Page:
Besides crimson flags and a penchant for pickled things, the Polish and the Japanese don’t share much. That’s why a blow-out Japanese festival held at a Greenpoint Slavic center must have a good story behind it.
In fact, the happy relationship between a Polish arts organization and a Japanese one began a decade ago when Marian Zak and Koji El Kamada were both dancers in New York.
“We had the same ballet instructor,” explained Kamada, a Hiroshima-native. “Soon, Japanese members of my troupe began dancing in his productions, and then we began having our own festival.”
The close ties between Zak’s New York Dance and Arts Innovation and Kamada’s group, Faune Dance, resulted in a great lineup for this year’s festival, including ballet and festival dancing, Taiko drumming, costumes, Samurai swords, food, vendors and even participatory workshops and open mic.
Kamada says that in past years, 30 percent of the event’s attendees have been non-Asian, with a good number of Polish neighborhood residents showing up to drink sake and eat sashimi.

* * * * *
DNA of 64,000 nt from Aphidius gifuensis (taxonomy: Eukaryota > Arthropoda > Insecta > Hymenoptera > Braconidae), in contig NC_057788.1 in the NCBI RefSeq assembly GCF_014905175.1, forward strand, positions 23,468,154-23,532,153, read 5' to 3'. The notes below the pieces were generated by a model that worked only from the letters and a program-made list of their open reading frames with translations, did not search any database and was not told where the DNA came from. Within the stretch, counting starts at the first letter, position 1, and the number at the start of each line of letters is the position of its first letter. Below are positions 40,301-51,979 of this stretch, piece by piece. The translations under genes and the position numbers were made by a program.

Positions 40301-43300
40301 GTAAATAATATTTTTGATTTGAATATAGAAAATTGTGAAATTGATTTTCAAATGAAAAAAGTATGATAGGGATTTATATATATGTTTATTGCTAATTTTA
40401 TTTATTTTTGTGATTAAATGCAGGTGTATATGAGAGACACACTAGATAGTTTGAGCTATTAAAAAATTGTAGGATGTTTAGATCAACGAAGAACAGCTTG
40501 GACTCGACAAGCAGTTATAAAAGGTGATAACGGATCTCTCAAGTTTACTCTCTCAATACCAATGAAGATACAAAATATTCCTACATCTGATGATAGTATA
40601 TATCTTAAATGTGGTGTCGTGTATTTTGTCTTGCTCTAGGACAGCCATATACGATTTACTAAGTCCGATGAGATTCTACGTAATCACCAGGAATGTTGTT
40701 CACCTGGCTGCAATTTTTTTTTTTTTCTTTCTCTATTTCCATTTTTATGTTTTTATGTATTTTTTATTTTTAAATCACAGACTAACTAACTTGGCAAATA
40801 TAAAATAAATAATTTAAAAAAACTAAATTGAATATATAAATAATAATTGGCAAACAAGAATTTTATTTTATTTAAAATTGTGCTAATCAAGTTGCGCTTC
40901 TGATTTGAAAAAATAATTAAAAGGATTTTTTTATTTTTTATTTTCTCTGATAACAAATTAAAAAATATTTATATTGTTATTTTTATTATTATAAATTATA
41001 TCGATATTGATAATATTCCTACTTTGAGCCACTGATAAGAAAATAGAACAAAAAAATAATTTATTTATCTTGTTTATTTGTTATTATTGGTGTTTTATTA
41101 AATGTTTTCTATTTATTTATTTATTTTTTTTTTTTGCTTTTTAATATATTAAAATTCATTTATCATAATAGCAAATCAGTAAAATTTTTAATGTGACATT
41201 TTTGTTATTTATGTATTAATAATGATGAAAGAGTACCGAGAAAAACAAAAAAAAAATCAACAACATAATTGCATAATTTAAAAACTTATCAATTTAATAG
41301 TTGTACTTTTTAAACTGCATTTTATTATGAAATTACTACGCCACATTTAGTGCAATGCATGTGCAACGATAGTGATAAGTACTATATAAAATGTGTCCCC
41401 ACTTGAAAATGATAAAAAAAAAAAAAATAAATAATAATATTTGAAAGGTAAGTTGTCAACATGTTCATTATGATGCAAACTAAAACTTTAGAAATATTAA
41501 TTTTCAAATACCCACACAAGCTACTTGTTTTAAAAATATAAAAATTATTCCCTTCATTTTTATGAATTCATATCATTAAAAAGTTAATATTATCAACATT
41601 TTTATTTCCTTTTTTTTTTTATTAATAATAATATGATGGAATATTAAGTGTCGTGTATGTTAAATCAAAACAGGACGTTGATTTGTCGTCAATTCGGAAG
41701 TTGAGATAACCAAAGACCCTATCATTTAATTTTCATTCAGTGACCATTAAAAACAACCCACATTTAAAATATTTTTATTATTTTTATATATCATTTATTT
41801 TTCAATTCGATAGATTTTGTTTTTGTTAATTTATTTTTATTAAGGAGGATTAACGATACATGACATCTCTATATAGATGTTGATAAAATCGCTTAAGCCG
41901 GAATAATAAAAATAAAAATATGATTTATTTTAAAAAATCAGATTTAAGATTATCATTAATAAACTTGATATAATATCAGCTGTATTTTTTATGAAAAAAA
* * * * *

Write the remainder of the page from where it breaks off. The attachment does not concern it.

Zak said the Polish community looks forward to the festival year after year.
“There’s a large appreciation for the arts in the Polish community, but Japan is very far away, so we bring the arts to them,” said Zak. “It’s much cheaper that way.”
Seventh Annual Japan Arts Matsuri, Nov. 21-22 at the Polish and Slavic Center [177 Kent St. at Manhattan Avenue in Greenpoint, (212) 868-4444]. Tickets are $25. For info, visit www.faunedance.com.